Old Mose: Designated Burro
Casper Lucksinger, a Tuscarora prospector, always rode Old Mose home when his night of drinking at a saloon demanded he get home safely. From reports, this was Casper's plight almost every evening. Old Mose was, in actuality, several burros. Casper gave that moniker to all the burros he ever owned. Saved a lot of remembering when he was inebriated. 
Casper Lucksinger on Old Mose.
Casper Lucksinger on Old Mose 
Photo of Casper and Mose provided by Antoine Primeaux, Elko.
Casper depended heavily on his little beasts of burden. In one of northeast Nevada's severe winters he and several other prospectors were snowed in and ran out of supplies. Lucksinger started a freezing trek toward Carlin and, by the time he reached the place, his feet were frozen. Parts of both extremities were amputated. 

He could hobble around with the help of a cane but traveled easier on whichever Old Mose he owned at the time. His burro was always nearby and came without hesitation when Casper called. This is unusual since most of the little cusses are bullheaded and stubborn to a fault. 
 Casper had a consuming desire to drink himself into oblivion. Winter, summer, fall, and spring - you name it. Come dark, he was off to the nearest saloon on the back of Old Mose. A prospector  always took care of his animal first, so Lucksinger hobbled into the bar to get the burro a bribe to hang around. A bucket of beer persuaded Old Mose to patiently wait for his boss. 

Back in the saloon, Casper downed prodigious amounts of booze. After several hours, he staggered out the swinging doors with the help of the bartender and was unceremoniously draped over the burro who headed straight for home and ingloriously dumped Lucksinger onto his stoop. 

 Casper Lucksinger on Another Old Mose.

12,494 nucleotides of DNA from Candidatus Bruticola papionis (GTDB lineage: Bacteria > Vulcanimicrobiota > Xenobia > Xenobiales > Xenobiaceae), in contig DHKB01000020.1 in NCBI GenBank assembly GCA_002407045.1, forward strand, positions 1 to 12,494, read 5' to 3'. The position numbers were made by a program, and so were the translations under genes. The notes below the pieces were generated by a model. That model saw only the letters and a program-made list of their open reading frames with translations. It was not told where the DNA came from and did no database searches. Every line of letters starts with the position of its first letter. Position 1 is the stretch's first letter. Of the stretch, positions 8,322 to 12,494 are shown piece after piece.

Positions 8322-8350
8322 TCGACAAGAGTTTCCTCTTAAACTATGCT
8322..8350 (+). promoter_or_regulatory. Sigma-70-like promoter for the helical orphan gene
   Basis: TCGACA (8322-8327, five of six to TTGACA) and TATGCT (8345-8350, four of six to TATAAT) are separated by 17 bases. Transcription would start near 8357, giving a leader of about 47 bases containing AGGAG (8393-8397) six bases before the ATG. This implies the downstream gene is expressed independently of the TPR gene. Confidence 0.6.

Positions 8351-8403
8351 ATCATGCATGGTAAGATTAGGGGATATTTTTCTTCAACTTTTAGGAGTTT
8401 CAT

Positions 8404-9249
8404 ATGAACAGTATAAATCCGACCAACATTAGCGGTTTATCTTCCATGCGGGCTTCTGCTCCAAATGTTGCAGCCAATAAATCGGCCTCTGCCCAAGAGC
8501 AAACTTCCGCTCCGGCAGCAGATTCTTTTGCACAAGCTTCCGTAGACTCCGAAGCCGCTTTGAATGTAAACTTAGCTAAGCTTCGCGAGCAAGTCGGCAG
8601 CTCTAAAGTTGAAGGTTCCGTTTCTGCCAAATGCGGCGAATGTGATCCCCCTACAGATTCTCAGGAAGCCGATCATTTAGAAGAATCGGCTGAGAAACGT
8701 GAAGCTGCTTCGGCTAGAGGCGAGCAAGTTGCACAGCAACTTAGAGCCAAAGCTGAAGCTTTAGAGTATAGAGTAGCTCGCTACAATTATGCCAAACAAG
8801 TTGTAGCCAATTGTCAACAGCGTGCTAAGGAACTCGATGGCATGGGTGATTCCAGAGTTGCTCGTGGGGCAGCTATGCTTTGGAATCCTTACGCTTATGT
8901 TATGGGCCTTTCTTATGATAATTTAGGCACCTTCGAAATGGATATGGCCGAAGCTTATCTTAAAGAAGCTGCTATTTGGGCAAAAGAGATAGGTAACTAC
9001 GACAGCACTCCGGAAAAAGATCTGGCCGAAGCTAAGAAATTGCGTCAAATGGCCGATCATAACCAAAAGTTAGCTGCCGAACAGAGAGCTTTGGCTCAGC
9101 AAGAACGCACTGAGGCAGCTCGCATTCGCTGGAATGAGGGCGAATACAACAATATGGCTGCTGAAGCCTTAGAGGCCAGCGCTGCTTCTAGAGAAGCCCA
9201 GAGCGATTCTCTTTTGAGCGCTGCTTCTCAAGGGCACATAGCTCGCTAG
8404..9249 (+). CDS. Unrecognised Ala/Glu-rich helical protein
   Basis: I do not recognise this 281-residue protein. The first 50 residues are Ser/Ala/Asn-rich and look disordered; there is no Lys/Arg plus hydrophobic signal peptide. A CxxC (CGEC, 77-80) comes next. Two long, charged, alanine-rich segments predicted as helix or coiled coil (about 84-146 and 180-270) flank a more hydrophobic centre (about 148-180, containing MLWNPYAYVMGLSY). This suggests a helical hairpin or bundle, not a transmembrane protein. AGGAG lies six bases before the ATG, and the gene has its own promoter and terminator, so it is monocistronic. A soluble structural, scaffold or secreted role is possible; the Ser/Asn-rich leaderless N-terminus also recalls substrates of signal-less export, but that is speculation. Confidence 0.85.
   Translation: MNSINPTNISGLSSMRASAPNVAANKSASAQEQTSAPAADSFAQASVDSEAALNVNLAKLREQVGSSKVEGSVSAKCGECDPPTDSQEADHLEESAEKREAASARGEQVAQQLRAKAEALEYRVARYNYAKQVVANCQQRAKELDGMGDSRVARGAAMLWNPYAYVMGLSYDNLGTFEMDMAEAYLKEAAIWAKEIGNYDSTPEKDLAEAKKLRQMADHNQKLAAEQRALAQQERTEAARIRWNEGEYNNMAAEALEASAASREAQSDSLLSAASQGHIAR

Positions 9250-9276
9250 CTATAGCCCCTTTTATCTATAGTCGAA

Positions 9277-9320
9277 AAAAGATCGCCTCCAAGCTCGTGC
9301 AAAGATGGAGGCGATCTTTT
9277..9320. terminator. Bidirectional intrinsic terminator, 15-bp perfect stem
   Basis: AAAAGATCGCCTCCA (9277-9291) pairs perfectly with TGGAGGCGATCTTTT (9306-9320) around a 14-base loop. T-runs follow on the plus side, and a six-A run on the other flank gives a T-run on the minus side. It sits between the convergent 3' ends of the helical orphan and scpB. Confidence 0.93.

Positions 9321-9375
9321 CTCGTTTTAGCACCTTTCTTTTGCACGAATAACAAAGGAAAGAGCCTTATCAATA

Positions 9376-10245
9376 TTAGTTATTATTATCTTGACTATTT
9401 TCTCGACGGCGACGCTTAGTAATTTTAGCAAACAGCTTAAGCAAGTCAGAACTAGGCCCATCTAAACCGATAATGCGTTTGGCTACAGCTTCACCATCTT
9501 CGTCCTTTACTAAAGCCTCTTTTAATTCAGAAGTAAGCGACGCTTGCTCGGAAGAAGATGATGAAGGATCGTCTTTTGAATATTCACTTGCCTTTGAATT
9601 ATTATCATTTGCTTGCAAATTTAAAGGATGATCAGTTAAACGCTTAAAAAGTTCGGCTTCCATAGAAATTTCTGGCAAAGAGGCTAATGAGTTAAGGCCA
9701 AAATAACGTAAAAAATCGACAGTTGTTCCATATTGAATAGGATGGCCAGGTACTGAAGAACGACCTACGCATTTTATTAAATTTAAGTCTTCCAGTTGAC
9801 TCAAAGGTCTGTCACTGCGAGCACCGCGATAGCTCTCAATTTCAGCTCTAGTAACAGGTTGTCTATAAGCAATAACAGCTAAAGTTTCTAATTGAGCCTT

Casper Lucksinger on Another Old Mose 
Photo of Casper and Mose provided by Antoine Primeaux, Elko.
Lucksinger was born February 1, 1854 in Glarus, Switzerland. He arrived at Tuscarora in 1871 when the town was beginning to boom and devoted most of his time to prospecting. Casper didn't hurt for drinking money. He had the good fortune of making a strike near Tuscarora. It wasn't much more than a "glory hole." He did what any self-respecting prospector did in those days - sold it. His joy came from the thrill of discovery, solitude and peace, unrestrained freedom and, probably the best of reasons, relief from worldly responsibility. Casper, most certainly, filled the bill as a bonafide prospector. 

In 1906 new excitement at Goldfield, Nevada temporarily beckoned him. He was 52 then and the golden glitter of hidden treasure offered him another go at the elusive adventure. While digging a cellar there he took out a goodly amount of gold. Not enough to make him rich but more than enough to maintain his trips to the bar when he returned to Tuscarora. He died in 1928 and rests now in the town cemetery. 

He and his burro represented two essential characters of the Old West - the desert rat and his mountain canary. 

May 2, 1998 

Notes: Most of the information about Casper and Old Mose came from The Northeastern Nevada Historical Society Quarterly, Winter, 1977 written by Howard Hickson from research provided by Antoine Primeaux, Elko. 

1998 by Howard Hickson. If any portion or all of this article is used or quoted proper credit must be given to the authors.

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